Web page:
Under the CCPA, California consumers have the right to opt out of third party trackers and advertising technologies. As such, you need to fully understand all technology used on your website, mobile applications, and so on.
You also need to create a consumer opt-out system so consumers can opt out of tracking at any time. Like your consumer request response system (see #4 above), your consumer opt-out system should be automated to the extent possible. While this will include a higher cost today for development and implementation, you’ll save even more time and money later if you automate the system now.
6. Update Privacy Policies
Your cannabis business’ privacy policies need to be updated in order to comply with the CCPA. Keep in mind, updating privacy policies refers to updating both internal and external privacy policies and notices.
7. Develop Legal and Regulator Response Workflows
How will your company respond if a regulator requests information about your CCPA compliance processes? What if a consumer files a civil action against your cannabis business related to their personal information under the CCPA? Both could happen at some point in time, so you need workflows in place to streamline the response process, including automating systems to the extent possible.
Your cannabis business’ compliance leader (see #2 above) should oversee the response process, but all employees who have a role in collecting and providing the requested data need to understand what is expected of them. These workflows should include specific responsibilities and timelines.
8. Define Policies and Train Employees
Every cannabis business employee should be trained on the CCPA and understand its importance. They should fully understand their responsibilities and be trained on the workflows they’ll be expected to carry out in response to information requests from consumers, regulators, and court actions.
CCPA and privacy compliance training isn’t a one-time thing. As laws evolve and more states enact new privacy regulations, updated training will be required on an ongoing basis to ensure your cannabis business remains fully compliant at all times.
9. Review Third-Party Data and Service Providers for Compliance
If your company relies on service providers or third parties to provide, store, manage, or otherwise collect, share, sell, or distribute data with or on behalf of your business, then you need to review their CCPA compliance. In addition, contracts should be updated to address changes needed based on the CCPA regulations.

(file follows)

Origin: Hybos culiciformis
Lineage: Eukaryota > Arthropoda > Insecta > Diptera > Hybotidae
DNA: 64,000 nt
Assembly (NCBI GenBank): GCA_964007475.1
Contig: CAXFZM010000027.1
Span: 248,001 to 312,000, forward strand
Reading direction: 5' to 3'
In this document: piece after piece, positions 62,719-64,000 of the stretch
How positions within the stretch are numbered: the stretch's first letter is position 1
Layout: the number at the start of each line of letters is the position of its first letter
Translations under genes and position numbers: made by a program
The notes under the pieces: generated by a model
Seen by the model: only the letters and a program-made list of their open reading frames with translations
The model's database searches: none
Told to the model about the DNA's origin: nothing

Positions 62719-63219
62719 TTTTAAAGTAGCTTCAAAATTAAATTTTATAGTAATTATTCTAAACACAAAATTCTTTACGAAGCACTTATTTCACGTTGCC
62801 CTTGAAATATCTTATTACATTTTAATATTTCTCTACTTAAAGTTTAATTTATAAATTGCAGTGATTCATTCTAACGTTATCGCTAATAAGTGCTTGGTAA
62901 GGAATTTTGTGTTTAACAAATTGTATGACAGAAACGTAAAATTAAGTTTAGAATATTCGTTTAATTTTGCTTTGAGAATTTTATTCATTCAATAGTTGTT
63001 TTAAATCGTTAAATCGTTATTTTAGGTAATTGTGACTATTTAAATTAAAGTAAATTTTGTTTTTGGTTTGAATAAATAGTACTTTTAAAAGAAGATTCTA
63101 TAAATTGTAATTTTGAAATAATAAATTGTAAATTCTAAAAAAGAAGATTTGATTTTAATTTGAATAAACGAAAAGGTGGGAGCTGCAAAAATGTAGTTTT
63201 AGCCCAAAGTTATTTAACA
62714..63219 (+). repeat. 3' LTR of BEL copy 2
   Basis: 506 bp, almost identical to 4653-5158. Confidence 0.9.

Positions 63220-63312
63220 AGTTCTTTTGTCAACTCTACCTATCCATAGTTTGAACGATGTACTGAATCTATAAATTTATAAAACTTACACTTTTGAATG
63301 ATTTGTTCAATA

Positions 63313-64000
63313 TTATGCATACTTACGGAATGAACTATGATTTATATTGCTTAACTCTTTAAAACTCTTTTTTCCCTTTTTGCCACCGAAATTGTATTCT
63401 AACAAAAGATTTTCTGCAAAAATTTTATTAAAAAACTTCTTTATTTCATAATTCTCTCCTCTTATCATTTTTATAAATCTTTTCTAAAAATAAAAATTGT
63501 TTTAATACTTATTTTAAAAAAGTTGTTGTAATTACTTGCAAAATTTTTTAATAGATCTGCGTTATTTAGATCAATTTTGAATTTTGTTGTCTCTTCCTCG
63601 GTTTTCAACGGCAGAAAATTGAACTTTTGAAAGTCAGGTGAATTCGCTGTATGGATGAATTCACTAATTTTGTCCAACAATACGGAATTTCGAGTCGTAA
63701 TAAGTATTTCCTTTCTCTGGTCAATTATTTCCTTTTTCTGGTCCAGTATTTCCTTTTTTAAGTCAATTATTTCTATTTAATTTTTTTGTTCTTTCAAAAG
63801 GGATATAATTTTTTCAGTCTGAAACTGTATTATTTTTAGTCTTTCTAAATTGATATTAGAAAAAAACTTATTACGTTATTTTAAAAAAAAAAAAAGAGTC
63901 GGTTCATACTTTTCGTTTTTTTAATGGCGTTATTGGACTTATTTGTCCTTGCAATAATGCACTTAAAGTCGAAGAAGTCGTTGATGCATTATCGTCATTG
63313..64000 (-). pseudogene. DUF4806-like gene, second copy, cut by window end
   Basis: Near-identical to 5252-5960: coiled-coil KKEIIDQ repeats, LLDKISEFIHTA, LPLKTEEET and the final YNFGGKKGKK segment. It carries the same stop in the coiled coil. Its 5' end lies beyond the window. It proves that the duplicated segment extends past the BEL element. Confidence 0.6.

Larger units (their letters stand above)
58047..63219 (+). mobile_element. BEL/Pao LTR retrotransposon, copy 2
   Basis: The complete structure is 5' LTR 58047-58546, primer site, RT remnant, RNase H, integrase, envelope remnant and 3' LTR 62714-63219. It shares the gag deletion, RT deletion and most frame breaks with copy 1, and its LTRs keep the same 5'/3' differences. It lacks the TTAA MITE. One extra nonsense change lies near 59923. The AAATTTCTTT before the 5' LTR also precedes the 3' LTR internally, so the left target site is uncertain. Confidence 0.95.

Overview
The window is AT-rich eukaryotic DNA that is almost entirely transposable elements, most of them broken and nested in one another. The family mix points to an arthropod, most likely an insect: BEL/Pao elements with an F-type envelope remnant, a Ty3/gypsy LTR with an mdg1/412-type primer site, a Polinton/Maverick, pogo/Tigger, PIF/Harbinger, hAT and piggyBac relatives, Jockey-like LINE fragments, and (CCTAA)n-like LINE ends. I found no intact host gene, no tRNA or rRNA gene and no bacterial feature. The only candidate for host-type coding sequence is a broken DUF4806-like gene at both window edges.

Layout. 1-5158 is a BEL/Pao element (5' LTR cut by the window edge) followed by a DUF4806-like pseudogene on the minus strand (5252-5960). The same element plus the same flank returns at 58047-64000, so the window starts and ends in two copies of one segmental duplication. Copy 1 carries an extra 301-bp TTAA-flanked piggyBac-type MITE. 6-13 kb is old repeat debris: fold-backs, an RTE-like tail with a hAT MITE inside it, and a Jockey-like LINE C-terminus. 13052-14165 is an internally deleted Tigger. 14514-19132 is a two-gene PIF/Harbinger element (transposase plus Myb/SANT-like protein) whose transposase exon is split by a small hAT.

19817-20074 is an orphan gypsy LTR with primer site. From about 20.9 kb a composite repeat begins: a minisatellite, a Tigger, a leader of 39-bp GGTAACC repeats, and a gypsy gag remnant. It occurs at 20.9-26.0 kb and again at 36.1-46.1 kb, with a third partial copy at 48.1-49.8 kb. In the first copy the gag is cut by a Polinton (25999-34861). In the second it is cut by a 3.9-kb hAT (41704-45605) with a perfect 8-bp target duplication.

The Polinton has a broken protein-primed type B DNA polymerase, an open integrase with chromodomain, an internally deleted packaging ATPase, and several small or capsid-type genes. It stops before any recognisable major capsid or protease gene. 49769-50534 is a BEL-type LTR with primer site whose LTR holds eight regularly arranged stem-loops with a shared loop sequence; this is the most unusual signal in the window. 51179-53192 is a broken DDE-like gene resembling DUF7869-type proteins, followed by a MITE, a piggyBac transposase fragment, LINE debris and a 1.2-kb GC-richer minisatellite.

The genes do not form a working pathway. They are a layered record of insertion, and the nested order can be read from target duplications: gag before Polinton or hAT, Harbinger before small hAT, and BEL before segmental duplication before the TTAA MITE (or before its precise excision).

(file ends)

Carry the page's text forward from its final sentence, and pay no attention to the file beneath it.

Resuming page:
It’s imperative that your cannabis business audits service providers and third parties on an ongoing basis to ensure they continue to comply with the CCPA and all other federal and state privacy laws. This is a critical step that will reduce your company’s risk over the long-term.
10. Monitor California and Other States’ Privacy Laws
Not only will the CCPA continue to evolve, but other states are modifying privacy laws to put consumers in control of how their personal information is used by companies. Again, you need the right compliance leader and team in place to continually monitor these laws, so your cannabis business can take action as required.
Key Takeaways about CCPA Compliance
Cannabis businesses need to take action now to ensure they’re fully compliant with the CCPA and CPRA in order to reduce the risks associated with noncompliance in the future. These 10 steps should help you get started. The key is to begin working on your company’s compliance strategy and implementation now if you haven’t done so already because enforcement of the CCPA already began.
Enforcement of the CPRA doesn’t start until January 1, 2023, but it’s important to understand that the CPRA affects personal information collected on or after January 1, 2022. In other words, you don’t have two years to ramp up. You really only have one year to put the right systems in place to comply with the CPRA.
For businesses that rely on the Cannabiz Media License Database to generate leads and grow, they can rest-assured it’s already fully compliant with the CCPA. You can follow the link to learn more about how to ensure your email marketing and CRM comply with CCPA.
Schedule a demo of the Cannabiz Media License Database to see how it can help your business grow.
Originally published 3/24/20. Updated 12/4/20.
Susan Gunelius, Director of Email Marketing Strategy for Cannabiz Media, is also President & CEO of KeySplash Creative, Inc., a marketing communications company offering, copywriting, content marketing, email marketing, social media marketing, and strategic branding services. She spent the first half of her nearly 30-year career directing marketing programs for AT&T and HSBC. Today, her clients include household brands like Citigroup, Cox Communications, Intuit, and more as well as small businesses around the world. She has been working with clients in the cannabis industry since 2015. Susan has written 11 marketing-related books, including the highly popular Ultimate Guide to Email Marketing for Business, Content Marketing for Dummies, 30-Minute Social Media Marketing, Kick-ass Copywriting in 10 Easy Steps, and she is a popular marketing and branding keynote speaker. She is also a Certified Career Coach and Founder and Editor in Chief of Women on Business, an award-winning blog for business women. Susan holds a B.S. in marketing and an M.B.A in management and strategy.